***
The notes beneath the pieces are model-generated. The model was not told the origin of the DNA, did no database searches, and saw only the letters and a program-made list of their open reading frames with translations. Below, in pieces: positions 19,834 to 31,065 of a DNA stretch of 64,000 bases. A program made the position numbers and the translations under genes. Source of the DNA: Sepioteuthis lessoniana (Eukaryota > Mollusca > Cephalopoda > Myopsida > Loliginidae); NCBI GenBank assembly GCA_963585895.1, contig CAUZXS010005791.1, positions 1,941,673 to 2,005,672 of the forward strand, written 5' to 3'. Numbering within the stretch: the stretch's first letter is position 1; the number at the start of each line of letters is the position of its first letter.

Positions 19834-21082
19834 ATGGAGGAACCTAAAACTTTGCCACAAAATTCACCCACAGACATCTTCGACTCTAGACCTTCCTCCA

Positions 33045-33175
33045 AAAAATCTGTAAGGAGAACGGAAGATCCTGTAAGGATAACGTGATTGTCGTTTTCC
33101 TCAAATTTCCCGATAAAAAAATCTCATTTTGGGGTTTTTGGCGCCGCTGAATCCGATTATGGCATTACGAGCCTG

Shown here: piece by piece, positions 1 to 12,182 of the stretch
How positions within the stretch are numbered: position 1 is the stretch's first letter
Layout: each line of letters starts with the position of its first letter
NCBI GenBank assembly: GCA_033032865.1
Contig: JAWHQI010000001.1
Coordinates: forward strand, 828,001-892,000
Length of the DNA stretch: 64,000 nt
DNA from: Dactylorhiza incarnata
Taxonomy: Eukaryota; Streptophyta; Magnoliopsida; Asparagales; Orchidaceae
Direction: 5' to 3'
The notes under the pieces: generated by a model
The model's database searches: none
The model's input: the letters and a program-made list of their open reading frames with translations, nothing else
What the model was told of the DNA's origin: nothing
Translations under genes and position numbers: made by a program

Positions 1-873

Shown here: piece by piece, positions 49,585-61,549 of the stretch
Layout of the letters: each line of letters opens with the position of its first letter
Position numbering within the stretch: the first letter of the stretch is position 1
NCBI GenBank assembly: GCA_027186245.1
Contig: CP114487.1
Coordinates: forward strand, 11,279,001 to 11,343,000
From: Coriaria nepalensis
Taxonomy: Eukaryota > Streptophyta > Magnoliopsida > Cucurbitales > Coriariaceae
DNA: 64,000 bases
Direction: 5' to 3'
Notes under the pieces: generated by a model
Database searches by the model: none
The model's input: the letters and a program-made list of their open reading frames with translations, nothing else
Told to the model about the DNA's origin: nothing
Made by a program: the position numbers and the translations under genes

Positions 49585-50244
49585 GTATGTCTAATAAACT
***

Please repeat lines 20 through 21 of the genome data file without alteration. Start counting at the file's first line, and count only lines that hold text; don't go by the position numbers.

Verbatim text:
What the model was told of the DNA's origin: nothing
Translations under genes and position numbers: made by a program